Governor Talks Poverty Reduction, Prisons in Birmingham Speech

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Governor Robert Bentley speaking at the PARCA annual meeting on February 5, 2016.

Andrew Yeager,WBHM

Governor Robert Bentley speaking at the PARCA annual meeting on February 5, 2016.

Governor Robert Bentley spoke about reducing poverty, improving rural healthcare and consolidating prisons in a Friday afternoon speech in Birmingham at the Public Affairs Research Council of Alabama’s annual meeting. The remarks were largely a recap of his State of the State Address on Tuesday.

Bentley says despite Alabama’s high-profile economic develop projects such as landing an Airbus plant in Mobile or Google’s planned $600 million data center in Jackson County, the state does poorly when it comes to health and poverty measures.

“We may be first in football teams but we’re dead last in quality of life issues,” says Bentley.

Bentley called for increased funding of Alabama’s voluntary pre-K program. He says the program provides a foundation for a child’s education.

“Those children who go to a first class pre-K program, they read early. They do their math well. They are less likely to have to have special education services. They graduate. They go to college and they stay out of trouble,” says Bentley.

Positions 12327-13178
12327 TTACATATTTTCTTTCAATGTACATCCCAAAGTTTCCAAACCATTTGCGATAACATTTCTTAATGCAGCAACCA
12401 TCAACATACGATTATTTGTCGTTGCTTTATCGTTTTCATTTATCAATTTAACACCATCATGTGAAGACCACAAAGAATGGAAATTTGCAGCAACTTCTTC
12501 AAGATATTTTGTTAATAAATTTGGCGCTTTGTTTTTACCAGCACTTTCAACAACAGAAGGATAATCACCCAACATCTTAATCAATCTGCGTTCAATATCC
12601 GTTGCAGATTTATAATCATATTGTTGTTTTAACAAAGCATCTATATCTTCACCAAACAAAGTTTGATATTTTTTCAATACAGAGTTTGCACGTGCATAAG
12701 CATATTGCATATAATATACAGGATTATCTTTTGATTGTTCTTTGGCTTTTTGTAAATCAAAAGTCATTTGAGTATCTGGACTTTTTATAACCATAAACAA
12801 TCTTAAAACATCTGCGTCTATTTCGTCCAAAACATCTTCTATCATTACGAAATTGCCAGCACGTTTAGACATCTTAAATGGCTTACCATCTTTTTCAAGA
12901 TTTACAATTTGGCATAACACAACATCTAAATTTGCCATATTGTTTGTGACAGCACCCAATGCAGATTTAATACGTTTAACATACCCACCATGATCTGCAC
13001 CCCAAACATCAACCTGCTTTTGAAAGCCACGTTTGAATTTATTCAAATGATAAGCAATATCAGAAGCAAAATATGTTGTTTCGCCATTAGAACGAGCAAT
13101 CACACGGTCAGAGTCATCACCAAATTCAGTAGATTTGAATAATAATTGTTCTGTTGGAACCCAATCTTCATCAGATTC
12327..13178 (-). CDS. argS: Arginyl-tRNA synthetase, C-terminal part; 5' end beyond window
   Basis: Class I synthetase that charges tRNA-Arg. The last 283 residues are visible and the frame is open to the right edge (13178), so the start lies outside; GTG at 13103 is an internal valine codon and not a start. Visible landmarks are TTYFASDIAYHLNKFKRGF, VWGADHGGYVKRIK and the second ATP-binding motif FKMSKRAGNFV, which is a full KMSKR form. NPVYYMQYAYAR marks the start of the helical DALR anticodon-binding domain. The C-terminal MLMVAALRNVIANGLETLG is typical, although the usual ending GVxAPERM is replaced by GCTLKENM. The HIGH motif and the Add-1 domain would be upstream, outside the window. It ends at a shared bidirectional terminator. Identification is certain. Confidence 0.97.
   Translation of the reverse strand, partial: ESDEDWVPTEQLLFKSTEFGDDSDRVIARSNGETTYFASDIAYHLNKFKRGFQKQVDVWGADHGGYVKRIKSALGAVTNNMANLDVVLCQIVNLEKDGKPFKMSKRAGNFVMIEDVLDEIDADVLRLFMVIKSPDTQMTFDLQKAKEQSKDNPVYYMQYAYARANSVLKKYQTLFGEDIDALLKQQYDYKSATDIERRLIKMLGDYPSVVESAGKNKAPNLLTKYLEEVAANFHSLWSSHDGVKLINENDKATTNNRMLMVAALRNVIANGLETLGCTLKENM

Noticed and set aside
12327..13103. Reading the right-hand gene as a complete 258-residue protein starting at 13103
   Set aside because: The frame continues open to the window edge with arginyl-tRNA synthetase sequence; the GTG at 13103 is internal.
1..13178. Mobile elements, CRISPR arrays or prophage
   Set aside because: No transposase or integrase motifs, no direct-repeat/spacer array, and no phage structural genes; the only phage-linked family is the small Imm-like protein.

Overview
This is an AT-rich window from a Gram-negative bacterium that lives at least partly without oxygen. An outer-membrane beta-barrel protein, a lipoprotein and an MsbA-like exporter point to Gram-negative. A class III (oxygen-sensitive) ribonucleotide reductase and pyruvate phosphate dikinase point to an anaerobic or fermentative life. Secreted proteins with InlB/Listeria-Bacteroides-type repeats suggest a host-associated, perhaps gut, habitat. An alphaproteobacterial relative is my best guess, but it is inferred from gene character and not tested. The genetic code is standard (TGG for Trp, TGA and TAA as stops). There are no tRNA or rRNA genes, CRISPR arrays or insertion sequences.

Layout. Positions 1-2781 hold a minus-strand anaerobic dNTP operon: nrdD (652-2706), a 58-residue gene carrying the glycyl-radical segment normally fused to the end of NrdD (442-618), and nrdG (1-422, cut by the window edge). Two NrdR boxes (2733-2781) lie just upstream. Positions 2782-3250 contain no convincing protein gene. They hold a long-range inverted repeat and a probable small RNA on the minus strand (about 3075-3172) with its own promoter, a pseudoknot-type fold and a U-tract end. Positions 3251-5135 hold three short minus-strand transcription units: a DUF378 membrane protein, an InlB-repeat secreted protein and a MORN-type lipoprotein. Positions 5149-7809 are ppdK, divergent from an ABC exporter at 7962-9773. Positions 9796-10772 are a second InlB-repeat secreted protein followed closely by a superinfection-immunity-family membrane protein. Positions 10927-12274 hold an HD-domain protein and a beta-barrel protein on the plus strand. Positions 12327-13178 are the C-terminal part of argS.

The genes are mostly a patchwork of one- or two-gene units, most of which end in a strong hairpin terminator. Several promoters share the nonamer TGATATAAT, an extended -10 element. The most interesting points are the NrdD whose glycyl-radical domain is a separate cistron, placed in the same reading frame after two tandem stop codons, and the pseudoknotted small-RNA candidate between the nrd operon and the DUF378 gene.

Bentley says he’ll work over the next two years to build broadband infrastructure across the state. He says federal matching funds are available through the Federal Communications Commission’s E-Rate program.

“You will not get economic development in these rural areas out there that are so poor right now unless we have technology,” says Bentley.

Bentley also says healthcare services in rural communities need to be improved and proposed student loan forgiveness for doctors willing to work in rural areas.

In his speech, he declined to discuss Medicaid expansion under the Affordable Care Act, which could provide relief to poorer, rural communities. But in remarks to the media afterward he says he’s focused on current plans to transfer management of Alabama’s Medicaid system to what are called Regional Care Organizations.

“We’re going to make Medicaid work well,” says Bentley. “Outcomes will be better for the people who are on Medicaid. There’s where we need to put our emphasis right now.”

Bentley referred to Alabama’s overcrowded prison system as a problem “that is hanging around our neck.” Alabama prisons are at nearly twice designed capacity.

Bentley outlined plans to consolidate the state’s prisons into three new facilities for men and one new women’s prison. He says that would produce $50 million in savings which could support a bond to fund construction.

Bentley says the new facilities would allow the state to close the Julia Tutwiler Prison for Women. The prison was the part of a Justice Department probe into allegations of prisoner abuse and sexual misconduct.

“We’re going to slam the door shut on Tutwiler,” says Bentley.

 

Andrew Yeager

Host/Reporter